PARTNER OPPORTUNITY: From left, Maj. Harrison Bittenbender, State Partnership Program director, Brig Gen. Adam Flasch, director of the joint staff for the Maryland National Guard, 1st Lt. Lucija Šimovi of the Armed Forces of Bosnia and Herzegovina, Col. Zoran Batarilo, defense attaché of the Armed Forces of Bosnia and Herzegovina, and Capt. Nick Boeh, State Partnership Program coordinator. (Maryland National Guard photo)


The Maryland National Guard has roughly 5,000 total service members across the state, including both those in the Army and Air National Guards. Using the reference ratio of service members to grants, this equates to five Tier I grants (one per 1,000 service members), and one additional billet for an innovation officer. Assuming an approximately 2-to-1 ratio for Tier I to Tier II grants, the Maryland National Guard also would qualify for two additional Tier II grants ($200,000 per grant). The total cost of those five Tier I grants, two Tier II grants, one full-time additional innovation officer billet, and associated expenses adds up to less than $1 million annually. From a return-on-investment standpoint, the actual investment is relatively minimal.

The real value of the Innovation Program is in the realization of return on DOD’s investment. Using the Maryland National Guard example, the state’s proximity to numerous DOD facilities along with a number of other factors (access to top-tier universities, significant defense industry presence, etc.) mean that the state has thousands of small businesses already operating in specialties that have relevant applications for DOD. The Maryland Guard could work with these companies and, using the tiered grants as a catalyst, generate utility from their innovations that benefits both the Maryland National Guard and the larger DOD. The value realized from any one of those grants resulting in a “hit” for DOD could easily exceed the cost of the state’s entire program.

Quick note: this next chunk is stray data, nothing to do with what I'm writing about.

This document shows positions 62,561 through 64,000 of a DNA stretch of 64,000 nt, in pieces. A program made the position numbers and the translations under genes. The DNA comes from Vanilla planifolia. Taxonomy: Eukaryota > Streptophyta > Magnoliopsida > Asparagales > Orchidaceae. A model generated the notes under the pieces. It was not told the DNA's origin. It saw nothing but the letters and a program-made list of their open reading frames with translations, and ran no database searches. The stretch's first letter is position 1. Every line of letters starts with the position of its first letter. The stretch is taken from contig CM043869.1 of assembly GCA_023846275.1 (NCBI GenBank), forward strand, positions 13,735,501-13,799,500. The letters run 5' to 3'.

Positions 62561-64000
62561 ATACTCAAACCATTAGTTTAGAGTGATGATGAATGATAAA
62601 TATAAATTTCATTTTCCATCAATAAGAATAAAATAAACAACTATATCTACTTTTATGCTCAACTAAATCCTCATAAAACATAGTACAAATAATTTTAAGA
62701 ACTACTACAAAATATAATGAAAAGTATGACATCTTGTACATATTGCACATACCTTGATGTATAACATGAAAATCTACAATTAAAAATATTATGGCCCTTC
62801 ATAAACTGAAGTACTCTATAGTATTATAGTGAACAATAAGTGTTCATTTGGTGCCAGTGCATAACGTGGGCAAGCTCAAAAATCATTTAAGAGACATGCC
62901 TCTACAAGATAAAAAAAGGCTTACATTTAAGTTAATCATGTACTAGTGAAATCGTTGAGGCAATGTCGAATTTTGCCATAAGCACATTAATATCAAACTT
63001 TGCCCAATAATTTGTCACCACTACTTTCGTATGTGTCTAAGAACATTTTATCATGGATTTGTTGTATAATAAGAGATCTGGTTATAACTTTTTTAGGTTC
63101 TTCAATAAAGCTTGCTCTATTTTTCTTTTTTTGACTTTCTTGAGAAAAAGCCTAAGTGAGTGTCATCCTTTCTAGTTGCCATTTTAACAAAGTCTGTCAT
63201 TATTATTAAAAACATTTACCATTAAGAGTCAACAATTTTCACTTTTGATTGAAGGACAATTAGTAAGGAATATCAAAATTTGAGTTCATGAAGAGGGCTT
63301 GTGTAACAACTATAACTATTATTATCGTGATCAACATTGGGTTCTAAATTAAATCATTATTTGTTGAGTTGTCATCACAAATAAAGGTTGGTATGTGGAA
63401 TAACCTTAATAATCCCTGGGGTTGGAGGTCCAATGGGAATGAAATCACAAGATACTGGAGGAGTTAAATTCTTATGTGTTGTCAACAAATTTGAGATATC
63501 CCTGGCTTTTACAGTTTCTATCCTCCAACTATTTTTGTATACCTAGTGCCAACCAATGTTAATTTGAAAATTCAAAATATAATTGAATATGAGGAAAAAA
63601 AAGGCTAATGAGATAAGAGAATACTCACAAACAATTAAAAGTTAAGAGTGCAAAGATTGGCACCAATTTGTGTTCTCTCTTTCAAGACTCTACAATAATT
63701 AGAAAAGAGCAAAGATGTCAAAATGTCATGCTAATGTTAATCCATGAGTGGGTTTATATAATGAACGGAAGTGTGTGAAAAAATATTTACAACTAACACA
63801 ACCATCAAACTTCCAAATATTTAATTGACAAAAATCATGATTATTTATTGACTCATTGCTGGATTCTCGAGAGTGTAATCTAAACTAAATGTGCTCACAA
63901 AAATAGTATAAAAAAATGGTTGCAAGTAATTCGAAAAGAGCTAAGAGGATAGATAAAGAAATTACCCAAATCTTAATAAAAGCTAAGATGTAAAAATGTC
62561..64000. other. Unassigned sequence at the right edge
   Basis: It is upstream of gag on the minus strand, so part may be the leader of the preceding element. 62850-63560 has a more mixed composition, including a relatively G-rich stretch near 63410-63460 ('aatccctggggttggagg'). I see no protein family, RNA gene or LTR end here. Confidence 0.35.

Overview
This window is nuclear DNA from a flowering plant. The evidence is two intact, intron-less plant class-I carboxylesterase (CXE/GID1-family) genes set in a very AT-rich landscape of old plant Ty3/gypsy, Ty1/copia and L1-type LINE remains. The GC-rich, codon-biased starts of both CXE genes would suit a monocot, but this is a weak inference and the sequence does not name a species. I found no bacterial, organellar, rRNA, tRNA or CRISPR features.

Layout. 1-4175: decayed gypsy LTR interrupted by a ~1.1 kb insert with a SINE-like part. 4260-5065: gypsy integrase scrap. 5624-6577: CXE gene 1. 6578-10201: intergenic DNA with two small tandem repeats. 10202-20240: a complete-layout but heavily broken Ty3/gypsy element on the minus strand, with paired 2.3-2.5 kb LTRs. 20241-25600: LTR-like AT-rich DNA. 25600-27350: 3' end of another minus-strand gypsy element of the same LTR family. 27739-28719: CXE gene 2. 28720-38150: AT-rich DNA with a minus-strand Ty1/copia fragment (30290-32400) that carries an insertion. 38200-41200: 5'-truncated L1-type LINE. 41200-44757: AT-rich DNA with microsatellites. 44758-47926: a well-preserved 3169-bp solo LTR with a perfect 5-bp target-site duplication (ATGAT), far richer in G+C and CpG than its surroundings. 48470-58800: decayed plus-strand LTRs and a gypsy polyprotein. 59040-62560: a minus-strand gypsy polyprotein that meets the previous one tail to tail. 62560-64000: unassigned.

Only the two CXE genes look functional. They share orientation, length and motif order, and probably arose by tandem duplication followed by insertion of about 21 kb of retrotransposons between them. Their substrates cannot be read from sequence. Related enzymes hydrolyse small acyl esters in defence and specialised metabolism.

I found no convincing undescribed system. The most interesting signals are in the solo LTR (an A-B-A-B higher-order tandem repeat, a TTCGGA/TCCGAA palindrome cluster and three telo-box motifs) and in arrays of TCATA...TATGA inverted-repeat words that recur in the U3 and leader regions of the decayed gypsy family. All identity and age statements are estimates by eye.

One of the benefits of this model is that it allows DOD to surge funding to states that have a competitive advantage in areas of particular need. Texas, California, Pennsylvania, Ohio and New York have the largest National Guards in the United States. Each of these states has industries, geography and business cultures that uniquely position them to support initiatives that align with various DOD priorities. Capturing innovative IT developments in California or Texas, industrial developments in Ohio or Pennsylvania, or finance-related technology in New York would afford DOD access to the most advanced developments in each these areas, some of which inevitably have defense-related applications. Additionally, smaller National Guards from states with highly specialized units, like those in Vermont, West Virginia and Oregon, can be leveraged to focus on innovation opportunities in specific niche areas. The service-members-to-grants ratio can be adjusted to capture more representation from localities that are likely to have pioneering technologies in areas of specific need, such as space, cyber, natural disaster response or aviation.